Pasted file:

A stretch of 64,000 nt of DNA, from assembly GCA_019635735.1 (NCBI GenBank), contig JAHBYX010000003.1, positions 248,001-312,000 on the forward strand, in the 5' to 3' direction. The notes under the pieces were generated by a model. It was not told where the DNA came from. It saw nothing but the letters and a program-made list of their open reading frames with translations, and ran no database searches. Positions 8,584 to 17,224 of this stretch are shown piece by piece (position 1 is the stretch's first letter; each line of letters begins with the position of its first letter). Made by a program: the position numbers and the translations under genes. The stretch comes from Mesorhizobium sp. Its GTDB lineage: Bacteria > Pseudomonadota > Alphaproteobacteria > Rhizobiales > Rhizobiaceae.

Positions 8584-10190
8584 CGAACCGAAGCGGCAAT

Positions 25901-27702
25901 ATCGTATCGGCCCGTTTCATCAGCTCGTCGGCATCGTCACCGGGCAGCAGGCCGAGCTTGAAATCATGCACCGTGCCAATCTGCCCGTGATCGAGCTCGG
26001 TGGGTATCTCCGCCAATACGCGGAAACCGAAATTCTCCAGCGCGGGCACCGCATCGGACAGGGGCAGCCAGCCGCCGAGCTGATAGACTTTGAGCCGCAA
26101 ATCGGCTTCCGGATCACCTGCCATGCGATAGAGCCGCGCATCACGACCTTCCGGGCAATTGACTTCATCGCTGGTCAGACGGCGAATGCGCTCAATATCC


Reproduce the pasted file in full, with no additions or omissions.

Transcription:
A stretch of 64,000 nt of DNA, from assembly GCA_019635735.1 (NCBI GenBank), contig JAHBYX010000003.1, positions 248,001-312,000 on the forward strand, in the 5' to 3' direction. The notes under the pieces were generated by a model. It was not told where the DNA came from. It saw nothing but the letters and a program-made list of their open reading frames with translations, and ran no database searches. Positions 8,584 to 17,224 of this stretch are shown piece by piece (position 1 is the stretch's first letter; each line of letters begins with the position of its first letter). Made by a program: the position numbers and the translations under genes. The stretch comes from Mesorhizobium sp. Its GTDB lineage: Bacteria > Pseudomonadota > Alphaproteobacteria > Rhizobiales > Rhizobiaceae.

Positions 8584-10190
8584 CGAACCGAAGCGGCAAT

Positions 25901-27702
25901 ATCGTATCGGCCCGTTTCATCAGCTCGTCGGCATCGTCACCGGGCAGCAGGCCGAGCTTGAAATCATGCACCGTGCCAATCTGCCCGTGATCGAGCTCGG
26001 TGGGTATCTCCGCCAATACGCGGAAACCGAAATTCTCCAGCGCGGGCACCGCATCGGACAGGGGCAGCCAGCCGCCGAGCTGATAGACTTTGAGCCGCAA
26101 ATCGGCTTCCGGATCACCTGCCATGCGATAGAGCCGCGCATCACGACCTTCCGGGCAATTGACTTCATCGCTGGTCAGACGGCGAATGCGCTCAATATCC